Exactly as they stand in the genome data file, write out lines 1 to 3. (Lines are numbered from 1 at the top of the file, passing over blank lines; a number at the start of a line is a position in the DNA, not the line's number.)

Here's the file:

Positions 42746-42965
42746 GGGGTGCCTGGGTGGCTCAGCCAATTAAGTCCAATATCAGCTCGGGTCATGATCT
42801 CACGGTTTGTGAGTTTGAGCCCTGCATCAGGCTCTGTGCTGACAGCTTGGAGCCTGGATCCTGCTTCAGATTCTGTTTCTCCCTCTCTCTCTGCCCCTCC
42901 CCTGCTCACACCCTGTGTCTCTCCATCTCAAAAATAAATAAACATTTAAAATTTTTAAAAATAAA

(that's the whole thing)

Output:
Positions 42746-42965
42746 GGGGTGCCTGGGTGGCTCAGCCAATTAAGTCCAATATCAGCTCGGGTCATGATCT
42801 CACGGTTTGTGAGTTTGAGCCCTGCATCAGGCTCTGTGCTGACAGCTTGGAGCCTGGATCCTGCTTCAGATTCTGTTTCTCCCTCTCTCTCTGCCCCTCC